Is Your Business Prepared for a Second Wave of COVID-19?

Epidemiology experts say a second wave of coronavirus is “inevitable.” Is your workforce prepared? Learn how you can prepare your business and employees for the second wave of COVID-19.

The COVID-19 pandemic has affected businesses of all sizes worldwide. Following the strict physical (social) distancing measures that were heavily enforced throughout countries worldwide, the world has seen many business closures and others struggling to stay afloat.

Though physical distancing measures have relaxed in many cities, it is important that businesses are diligent in preparing for what may come next. Epidemiologists are warning the public of a second wave of Coronavirus, expected to hit around the fall.

“Until we get the vaccine, I don’t think we can really avoid the second wave,” Epidemiology expert, Rama Nair tells CBC News. “[COVID-19] is not just going to disappear. We haven’t reached anywhere near the herd immunity that we require to avoid a second wave.” This statement should not frighten business owners, but instead, encourage them to be prepared and come up with a contingency plan should they face another COVID-19 lockdown.


What can businesses do to prepare for a second wave of Coronavirus?

Wondering how you can prepare your workforce for a potential second wave of COVID-19? Here are three ways you can ensure you and your business are protected and ready for a second wave of COVID-19.


1. Continue enforcing physical distancing measures in your business

Many businesses like restaurants and retail stores are operating at no more than half capacity with reduced hours. Setting guidelines around the number of customers permitted in your place of business can help enforce physical distancing measures more efficiently. Implementing this strategy can also provide you with adequate time to sanitize as needed.


2. Offer remote working alternatives if you can do so.

If your business can operate remotely, now would be a great time to prepare tools for your employees, clients and yourself to conduct business digitally. Setting up online collaborative workflow services, like Slack and Zoom, or having conversations with your team on how to work from home effectively would be a great start.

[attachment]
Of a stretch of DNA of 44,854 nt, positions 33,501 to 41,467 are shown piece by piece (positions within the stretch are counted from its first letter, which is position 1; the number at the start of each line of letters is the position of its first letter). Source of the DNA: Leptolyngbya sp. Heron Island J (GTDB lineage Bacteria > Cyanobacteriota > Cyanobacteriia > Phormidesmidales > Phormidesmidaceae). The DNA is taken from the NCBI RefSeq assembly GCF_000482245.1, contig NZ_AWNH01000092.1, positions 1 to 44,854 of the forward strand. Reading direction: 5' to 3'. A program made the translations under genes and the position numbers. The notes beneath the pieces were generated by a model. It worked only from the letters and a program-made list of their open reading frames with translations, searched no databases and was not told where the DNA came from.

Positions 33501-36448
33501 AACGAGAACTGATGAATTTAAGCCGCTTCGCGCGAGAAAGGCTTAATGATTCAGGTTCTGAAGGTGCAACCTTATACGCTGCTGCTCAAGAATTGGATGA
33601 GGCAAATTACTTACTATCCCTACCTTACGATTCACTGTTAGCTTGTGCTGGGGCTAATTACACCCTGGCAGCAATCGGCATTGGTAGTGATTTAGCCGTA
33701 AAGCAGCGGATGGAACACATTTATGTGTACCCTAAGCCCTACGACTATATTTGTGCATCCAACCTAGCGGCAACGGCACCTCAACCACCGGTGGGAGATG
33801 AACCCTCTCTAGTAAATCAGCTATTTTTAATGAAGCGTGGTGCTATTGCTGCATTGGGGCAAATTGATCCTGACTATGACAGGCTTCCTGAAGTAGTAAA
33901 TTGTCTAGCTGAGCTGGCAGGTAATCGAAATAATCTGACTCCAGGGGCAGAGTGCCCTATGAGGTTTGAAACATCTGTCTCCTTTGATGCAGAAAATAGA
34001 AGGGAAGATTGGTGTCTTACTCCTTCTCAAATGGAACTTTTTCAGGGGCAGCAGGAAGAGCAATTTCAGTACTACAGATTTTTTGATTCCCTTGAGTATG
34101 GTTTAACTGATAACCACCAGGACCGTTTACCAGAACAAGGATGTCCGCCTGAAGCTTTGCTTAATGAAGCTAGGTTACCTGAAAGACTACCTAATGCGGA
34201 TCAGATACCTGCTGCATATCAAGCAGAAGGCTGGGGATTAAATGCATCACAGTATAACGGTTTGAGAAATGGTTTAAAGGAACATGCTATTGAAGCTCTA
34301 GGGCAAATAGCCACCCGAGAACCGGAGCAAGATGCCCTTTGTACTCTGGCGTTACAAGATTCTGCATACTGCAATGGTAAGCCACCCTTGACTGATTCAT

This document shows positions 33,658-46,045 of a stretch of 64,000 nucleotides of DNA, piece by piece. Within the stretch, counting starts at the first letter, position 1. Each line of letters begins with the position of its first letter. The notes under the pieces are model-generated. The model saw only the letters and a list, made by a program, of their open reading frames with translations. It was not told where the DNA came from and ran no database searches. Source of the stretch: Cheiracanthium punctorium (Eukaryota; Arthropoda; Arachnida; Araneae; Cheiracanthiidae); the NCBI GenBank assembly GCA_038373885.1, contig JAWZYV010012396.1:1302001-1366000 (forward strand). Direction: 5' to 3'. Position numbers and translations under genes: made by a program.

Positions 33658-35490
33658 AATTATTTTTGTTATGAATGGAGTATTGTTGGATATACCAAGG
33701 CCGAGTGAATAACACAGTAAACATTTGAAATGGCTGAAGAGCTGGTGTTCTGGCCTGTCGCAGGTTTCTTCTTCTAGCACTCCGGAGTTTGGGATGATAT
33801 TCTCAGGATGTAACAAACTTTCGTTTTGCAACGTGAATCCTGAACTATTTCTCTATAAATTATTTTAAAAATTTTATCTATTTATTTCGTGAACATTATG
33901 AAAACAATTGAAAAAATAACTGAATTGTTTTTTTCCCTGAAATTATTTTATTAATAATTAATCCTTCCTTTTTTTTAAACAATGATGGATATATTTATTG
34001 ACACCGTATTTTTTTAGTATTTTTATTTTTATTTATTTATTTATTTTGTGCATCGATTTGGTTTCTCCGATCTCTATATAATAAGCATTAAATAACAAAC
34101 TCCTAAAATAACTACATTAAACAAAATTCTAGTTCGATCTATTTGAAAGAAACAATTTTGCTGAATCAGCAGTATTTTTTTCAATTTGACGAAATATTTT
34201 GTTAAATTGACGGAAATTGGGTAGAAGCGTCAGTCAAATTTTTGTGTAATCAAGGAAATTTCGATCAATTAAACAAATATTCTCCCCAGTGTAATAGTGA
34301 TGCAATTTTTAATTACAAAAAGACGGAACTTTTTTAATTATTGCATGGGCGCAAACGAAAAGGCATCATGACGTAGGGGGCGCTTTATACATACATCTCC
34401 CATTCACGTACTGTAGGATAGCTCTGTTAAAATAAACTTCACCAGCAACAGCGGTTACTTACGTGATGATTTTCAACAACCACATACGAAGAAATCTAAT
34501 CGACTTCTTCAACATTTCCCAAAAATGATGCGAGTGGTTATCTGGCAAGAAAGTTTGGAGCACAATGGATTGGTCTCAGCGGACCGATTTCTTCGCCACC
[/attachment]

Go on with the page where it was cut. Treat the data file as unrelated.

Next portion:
3. Offer alternative sales measures, such as online orders and/or curbside pickup

If your business sells physical products, such as food, drinks, clothing and other merchandise, utilizing sales measures such as curbside pickup can safely help your business offer service for both your customers and employees.


How to Begin Offering Curbside Pickup

Setting up online orders and curbside pickup can be both costly and time-consuming. While taking orders via phone is the route most small businesses take, it can become overwhelming and unorganized. JustPickup has made it easy for businesses to list products for online orders and curbside pickup without the hassle.

We’ve seen that the COVID-19 pandemic has caused many operational restrictions for local businesses due to physical distancing protocols – which is why we’ve designed this simple, self-managed and cost-effective tool to help vendors prepare for the new normal and continue serving their customers.

JustPickup is free to use for up to 10 active product listings; for businesses interested in listing more than 10 products, paid plans start at $9.99/month and include a free 90-day, no-credit-card trial in support of businesses that have been affected by the COVID-19 pandemic.

Click here to get started and offer curbside pickup today.